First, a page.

Protect churches, mosques from attacks, Egypt interfaith group urges

(Photo: REUTERS / Amr Abdallah Dalsh)Egyptians carry coffins of Shi'ite victims killed in sectarian violence, following funeral prayers in El Sayeda Nafisa Mosque in Cairo, June 24, 2013. Egypt's president, accused of fueling sectarian hatred, promised swift justice on Monday for a deadly attack on minority Shi'ites as he tried to quell broader factional fighting to avoid a threatened military intervention.

The Egyptian Family Home, which has Christian and Islamic backing, has appealed to the North African nation's army and police to tighten security measures to protect the churches and mosques.

Known is Arabic as Bayt al-'a'ila al-misriyya, the inter-faith group called on the security forces to protect "churches the mosques, the national and the religious institutions as well as the sacred places" describing attacks on them as acts of terror.

The Egyptian group condemned the invasion of mosques as well as setting churches on fire along with their cultural, charitable and educational annexes.

Since the army's ousting of Mohamed Morsi as president on July 3 attacks have soared against Egypt's Christians who make up about 10 percent of the country's 85 million people. But minority Muslim groups have also  been attacked.

Egyptian Family Home said also, "the arson that took place within the premises of Malawy City Council along with the headquarters of the Egyptian Family Home are considered as a part of this current terroristic tactics in an futile attempts to plunge the country into a state of riot, conflicts and sectarian strife."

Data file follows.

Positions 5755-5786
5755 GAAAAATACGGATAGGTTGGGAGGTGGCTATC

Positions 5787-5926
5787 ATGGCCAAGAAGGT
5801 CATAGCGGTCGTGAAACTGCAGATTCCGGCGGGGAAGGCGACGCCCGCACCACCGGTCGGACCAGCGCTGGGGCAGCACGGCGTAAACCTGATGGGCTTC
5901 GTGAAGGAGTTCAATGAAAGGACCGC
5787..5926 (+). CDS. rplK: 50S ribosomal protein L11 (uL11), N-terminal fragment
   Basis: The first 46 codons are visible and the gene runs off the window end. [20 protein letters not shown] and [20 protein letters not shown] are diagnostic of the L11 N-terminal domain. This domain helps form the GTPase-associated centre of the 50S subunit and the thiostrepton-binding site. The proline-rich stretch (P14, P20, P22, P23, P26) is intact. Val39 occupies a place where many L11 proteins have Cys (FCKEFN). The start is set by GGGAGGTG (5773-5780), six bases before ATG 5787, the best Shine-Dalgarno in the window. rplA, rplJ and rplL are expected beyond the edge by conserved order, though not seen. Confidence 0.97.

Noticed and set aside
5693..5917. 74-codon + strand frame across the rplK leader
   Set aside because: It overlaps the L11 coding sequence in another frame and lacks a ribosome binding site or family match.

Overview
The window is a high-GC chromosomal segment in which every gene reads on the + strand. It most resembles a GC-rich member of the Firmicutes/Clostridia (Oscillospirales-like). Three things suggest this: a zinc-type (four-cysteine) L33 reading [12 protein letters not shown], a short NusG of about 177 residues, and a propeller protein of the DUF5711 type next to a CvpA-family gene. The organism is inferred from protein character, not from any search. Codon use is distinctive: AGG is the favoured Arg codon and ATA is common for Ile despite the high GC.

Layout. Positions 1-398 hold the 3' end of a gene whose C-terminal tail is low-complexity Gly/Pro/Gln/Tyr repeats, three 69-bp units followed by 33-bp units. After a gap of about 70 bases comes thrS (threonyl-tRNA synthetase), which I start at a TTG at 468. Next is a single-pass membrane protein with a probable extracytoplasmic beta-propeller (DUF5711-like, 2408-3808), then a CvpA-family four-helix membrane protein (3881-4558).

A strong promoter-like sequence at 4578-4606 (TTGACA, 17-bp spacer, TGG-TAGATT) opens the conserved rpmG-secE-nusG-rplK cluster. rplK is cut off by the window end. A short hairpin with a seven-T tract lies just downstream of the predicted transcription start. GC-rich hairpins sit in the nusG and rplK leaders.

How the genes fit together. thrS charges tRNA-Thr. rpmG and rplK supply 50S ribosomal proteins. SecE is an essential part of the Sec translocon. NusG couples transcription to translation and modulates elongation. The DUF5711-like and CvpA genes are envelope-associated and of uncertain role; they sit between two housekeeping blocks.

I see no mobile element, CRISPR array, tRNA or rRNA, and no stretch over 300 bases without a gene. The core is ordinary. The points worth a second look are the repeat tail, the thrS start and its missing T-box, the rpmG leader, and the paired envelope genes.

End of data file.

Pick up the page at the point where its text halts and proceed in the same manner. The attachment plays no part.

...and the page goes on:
The group said on August 15, "Terrorism does not take into account the sanctity of religion."

Amnesty Internation noted on August 20 that there has been an unprecedented rise in sectarian violence across Egypt targeting Coptic Christians and it urged Egyptian authorities to take immediate steps to ensure their safety.

"Coptic Christians have been targeted – seemingly in retaliation for their support of the ousting of Mohamed Morsi – since the violent dispersals of pro-Morsi sit-ins in Greater Cairo on 14 August," said Amnesty.

"Several Coptic Christians were killed, while their churches, businesses, and homes have been under attack.

"It is a shocking dereliction of duty that security forces failed to prevent these sectarian attacks and protect Coptic Christians. The backlash against Coptic Christians should have been anticipated following the dramatic rise in similar incidents since Mohamed Morsi was ousted," said Hassiba Hadja Sahraoui, deputy director for the Middle East and North Africa at Amnesty International.

"Attacks against Coptic Christians must be investigated and those responsible brought to justice."

In Geneva, the World Council of Churches general secretary, Rev. Olav Fykse Tveit, expressed support for the interfaith calls to action for peace and security in Egypt in a statement on August 23.

The day before, speaking at the annual meeting of the Ecumenical Advocacy Alliance which works for food justice, Tveit encouraged religious leaders to work together to call for protection and to promote the sanctity of human lives and religious places.

"Protection of all human life and sacred sites is a common responsibility of both Christians and Muslims.

"The WCC supports and stands in solidarity with the call for joint action and efforts for reconciliation and security by the religious leaders in Egypt," said Tveit.

Founded in 2011, the Egyptian Family Home as an initiative of the Christian and Muslim leaders in Egypt collaborates with WCC member churches in Egypt, including the Coptic Orthodox Church.

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